Kumi Municipality MP, Silas Aogon Thursday lost his cool over Government of Uganda’s s high appetite for loans, wondering whether this vice is sustainable.
The lawmaker made the remarks during the plenary sitting, where he raised a procedural issue on whether it was right for Government to keep furnishing Parliament with loan requests.
“Is it procedurally right for Government to make it usual and daily business to borrow, are you not going to scare citizens of this country? Aogon asked.
Aogon’s question came after the State Minister for Planning, David Bahati (in featured photo) tabled a motion for a Resolution of Parliament to authorize Government to borrow up to USD200 Million from the International Development Association of the World Bank Group to Support the Uganda Inter-governmental Fiscal Transfers Program for results.
Earlier in the week, the Government had sought to borrow up to USD45m from the Islamic Development Bank to support the technical and vocational education and training support project.
There was also a request by government to borrow up to USD44m from the African Development Fund for financing the strategic towns water supply and sanitation project and another loan to authorize government to borrow up to USD33m from Islamic Development Bank to support the local economic growth support project.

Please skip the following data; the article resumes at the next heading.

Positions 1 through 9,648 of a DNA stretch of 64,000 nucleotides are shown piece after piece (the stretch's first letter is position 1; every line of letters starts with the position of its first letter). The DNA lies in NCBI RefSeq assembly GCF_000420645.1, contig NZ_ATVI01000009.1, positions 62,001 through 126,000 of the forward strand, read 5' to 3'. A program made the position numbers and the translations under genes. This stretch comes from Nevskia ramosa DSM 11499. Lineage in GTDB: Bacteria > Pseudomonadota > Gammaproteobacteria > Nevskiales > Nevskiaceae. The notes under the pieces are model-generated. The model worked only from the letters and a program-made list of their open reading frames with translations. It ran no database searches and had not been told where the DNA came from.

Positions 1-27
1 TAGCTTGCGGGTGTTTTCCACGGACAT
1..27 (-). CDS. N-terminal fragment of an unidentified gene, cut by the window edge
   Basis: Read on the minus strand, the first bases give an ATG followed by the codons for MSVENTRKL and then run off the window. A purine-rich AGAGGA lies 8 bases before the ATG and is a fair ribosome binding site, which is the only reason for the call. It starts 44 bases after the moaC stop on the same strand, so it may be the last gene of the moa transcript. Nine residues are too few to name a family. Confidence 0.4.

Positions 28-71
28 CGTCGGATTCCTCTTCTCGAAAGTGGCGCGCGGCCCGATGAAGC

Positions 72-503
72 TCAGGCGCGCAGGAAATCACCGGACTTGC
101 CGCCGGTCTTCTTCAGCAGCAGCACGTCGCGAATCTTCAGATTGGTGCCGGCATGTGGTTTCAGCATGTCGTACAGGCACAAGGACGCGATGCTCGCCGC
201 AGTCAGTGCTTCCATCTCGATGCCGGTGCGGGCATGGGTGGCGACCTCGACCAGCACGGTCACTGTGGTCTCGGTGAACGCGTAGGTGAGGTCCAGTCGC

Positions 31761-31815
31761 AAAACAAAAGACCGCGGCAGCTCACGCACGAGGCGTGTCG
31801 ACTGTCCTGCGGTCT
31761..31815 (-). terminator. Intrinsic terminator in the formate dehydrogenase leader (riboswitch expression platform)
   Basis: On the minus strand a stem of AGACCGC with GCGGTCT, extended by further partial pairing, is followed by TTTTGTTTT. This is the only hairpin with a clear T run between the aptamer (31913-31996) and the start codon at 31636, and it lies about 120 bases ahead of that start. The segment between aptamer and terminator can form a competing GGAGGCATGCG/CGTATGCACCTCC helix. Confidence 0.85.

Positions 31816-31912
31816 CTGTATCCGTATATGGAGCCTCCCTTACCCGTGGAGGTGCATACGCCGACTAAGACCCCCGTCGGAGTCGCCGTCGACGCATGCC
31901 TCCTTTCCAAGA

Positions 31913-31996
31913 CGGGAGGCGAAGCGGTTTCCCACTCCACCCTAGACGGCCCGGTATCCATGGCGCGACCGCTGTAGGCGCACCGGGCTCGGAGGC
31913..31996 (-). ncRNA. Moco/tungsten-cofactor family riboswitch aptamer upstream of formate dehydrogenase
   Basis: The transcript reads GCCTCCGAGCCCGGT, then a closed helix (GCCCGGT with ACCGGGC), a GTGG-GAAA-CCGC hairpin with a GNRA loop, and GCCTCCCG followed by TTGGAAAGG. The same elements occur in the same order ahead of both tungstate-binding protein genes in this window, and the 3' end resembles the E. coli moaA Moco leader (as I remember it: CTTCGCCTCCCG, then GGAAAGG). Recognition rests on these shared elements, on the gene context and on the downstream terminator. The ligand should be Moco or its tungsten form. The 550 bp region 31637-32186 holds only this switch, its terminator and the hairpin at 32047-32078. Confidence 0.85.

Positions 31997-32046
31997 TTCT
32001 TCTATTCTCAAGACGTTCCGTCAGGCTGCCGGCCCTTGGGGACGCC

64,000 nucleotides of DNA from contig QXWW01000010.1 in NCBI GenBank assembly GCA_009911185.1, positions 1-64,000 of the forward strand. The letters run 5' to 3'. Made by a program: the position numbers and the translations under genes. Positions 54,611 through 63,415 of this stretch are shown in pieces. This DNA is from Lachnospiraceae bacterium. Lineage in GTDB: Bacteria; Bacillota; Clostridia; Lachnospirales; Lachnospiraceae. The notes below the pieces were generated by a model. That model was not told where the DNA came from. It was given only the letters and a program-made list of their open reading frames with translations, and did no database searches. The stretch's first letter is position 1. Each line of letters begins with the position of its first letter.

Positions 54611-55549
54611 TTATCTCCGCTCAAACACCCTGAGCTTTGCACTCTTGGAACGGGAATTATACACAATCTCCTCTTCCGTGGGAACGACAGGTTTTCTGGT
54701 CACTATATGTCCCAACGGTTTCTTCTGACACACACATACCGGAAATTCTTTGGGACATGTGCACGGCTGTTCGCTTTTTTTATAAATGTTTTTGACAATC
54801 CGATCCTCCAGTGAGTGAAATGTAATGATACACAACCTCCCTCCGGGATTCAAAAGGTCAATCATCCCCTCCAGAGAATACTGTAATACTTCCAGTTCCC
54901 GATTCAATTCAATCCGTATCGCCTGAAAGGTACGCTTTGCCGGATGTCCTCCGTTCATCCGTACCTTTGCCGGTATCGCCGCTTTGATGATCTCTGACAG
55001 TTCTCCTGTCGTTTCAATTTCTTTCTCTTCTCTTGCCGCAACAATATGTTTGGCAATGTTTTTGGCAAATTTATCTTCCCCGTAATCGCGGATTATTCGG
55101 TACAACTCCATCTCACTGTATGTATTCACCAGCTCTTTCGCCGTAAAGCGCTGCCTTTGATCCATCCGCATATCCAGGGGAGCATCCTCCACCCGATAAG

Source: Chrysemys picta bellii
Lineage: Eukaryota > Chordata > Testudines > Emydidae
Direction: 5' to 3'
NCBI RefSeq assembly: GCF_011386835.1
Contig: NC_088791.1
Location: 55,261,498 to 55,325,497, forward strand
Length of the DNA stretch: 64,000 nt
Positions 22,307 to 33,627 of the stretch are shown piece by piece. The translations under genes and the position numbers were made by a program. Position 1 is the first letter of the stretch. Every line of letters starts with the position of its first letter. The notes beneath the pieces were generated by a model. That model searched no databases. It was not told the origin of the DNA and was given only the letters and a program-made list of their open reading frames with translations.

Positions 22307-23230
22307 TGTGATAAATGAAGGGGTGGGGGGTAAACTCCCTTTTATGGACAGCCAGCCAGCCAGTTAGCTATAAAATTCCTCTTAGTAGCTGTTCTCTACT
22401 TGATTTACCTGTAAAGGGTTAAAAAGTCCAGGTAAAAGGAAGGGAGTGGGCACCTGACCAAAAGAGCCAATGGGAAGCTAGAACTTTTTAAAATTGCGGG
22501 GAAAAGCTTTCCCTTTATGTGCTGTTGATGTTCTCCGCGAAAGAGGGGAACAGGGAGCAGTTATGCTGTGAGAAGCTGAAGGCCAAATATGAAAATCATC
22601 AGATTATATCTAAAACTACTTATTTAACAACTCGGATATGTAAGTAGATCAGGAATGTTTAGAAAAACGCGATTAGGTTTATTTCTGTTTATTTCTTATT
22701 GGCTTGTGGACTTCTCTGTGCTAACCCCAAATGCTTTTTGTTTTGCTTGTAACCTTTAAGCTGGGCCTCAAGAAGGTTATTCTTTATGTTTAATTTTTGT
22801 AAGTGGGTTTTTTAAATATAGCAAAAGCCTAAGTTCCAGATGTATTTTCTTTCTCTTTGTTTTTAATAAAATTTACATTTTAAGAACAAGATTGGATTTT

Additionally, Government tabled another motion to borrow up to Euro40M from Kreditanstalt Fur Wiederaufbau (kfw), the German Development Bank to finance the Gulu-Agago transmission line project.
However, Bahati defended the loans reminding Parliament that the 2018/2019 budget that was passed had two side sources of revenue and expenditure, where loans and grants were part of the budget.
“Every single loan comes here for approval, so when we come here, we are not adding on what you approved, but we are approving individually, you are going to bear with us because this isn’t the last time, even Tuesday we are coming,” Bahati assured the MPs.
Uganda’s public debt hit USD10.53 billion ( about Shs40.4 trillion) as at March 2018. External debt comprised USD7.18 billion (aboutShs27.58 trillion), while domestic debt stood at USD3.35 billion (Shs12.8 trillion).